The Science of Bees

Honeybees are a wonderful insect ambassador: They’re cute. They produce honey — something that we, as humans, value. They’re vital to our agricultural industry. Plus, they dance. How can you not get behind an insect that does a little dance?

But honeybees are just one of many, many important pollinators – including a number of native bee species, some of which we already fear are extinct. Here is where I will post links to science-based information about honeybees, native bees, and our other important insect pollinators, including what we can do to support them.

  • I was recently invited to do an interview about ecological conservation and the honeybee with Judith Rutschman on Nature of Conservation, a Memphis Public Libraries streaming video series.
  • Science Friday featured a nice segment on Looking Beyond Honeybees. Are honey bees good for wild bees? This is an excellent audio clip addressing the potential pros and cons of domestic bees, including ways to support native bees.
  • An Interview with Dr. Doug Tallamy: What if you could support native pollinators AND mow less lawn? Dr. Tallamy is a Professor of Entomology at the University of Delaware, and if you ever have an opportunity to hear him speak, don’t walk – run to his talk. If you like this High Country Gardens interview, I also encourage you to check out his book, Bringing Nature Home.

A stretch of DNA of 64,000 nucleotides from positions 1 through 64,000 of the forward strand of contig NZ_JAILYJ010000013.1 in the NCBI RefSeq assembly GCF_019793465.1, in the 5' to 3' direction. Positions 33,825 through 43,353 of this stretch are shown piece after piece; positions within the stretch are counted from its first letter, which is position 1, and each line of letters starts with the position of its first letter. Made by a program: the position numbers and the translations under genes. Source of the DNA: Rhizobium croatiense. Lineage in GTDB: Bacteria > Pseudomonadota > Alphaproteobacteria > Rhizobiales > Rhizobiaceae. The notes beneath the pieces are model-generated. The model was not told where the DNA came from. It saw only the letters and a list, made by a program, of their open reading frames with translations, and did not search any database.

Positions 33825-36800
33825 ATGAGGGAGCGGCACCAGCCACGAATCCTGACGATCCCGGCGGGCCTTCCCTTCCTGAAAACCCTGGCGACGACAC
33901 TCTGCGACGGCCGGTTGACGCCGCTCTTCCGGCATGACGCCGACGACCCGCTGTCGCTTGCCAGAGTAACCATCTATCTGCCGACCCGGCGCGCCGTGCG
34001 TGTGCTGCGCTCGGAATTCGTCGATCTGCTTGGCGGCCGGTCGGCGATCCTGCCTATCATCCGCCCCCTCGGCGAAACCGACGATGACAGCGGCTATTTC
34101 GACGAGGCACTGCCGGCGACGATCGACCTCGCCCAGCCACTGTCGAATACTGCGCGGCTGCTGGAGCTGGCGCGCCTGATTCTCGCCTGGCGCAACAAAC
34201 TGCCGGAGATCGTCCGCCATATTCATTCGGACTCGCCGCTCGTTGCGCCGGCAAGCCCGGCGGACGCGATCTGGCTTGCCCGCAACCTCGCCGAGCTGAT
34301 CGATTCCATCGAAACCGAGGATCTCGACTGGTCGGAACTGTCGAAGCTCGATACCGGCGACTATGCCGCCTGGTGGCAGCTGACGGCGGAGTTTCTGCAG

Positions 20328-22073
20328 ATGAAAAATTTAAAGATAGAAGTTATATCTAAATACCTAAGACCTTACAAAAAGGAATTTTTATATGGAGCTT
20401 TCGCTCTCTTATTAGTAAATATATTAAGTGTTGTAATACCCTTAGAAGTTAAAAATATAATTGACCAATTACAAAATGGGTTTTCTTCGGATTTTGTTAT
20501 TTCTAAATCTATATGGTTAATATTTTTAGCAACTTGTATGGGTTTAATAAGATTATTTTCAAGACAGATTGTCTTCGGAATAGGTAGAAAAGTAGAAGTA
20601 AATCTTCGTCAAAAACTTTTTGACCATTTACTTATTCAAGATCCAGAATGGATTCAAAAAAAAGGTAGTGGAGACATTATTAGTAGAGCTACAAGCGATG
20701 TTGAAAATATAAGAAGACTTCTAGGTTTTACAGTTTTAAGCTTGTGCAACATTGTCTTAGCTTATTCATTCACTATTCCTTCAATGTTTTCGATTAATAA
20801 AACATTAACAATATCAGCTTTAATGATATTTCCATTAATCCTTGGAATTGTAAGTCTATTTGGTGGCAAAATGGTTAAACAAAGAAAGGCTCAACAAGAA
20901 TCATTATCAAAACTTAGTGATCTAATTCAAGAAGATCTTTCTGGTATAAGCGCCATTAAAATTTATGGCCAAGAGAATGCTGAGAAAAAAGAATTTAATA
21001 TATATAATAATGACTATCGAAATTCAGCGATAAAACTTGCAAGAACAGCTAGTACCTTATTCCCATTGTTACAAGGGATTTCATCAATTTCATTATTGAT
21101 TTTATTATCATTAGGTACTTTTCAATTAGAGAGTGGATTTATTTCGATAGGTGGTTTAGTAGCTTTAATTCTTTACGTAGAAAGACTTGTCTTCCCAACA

• Native Bees of North America: Native bees, their contributions to pollination, bee families, and bee look-alikes (when is a bee not a bee?)
  • Ground nesting bees in your back yard! If you’re seeing a lot of small, perfect holes grouped together in your yard, surrounded by tiny piles of dirt, it may be one of these non-aggressive, solitary native pollinators.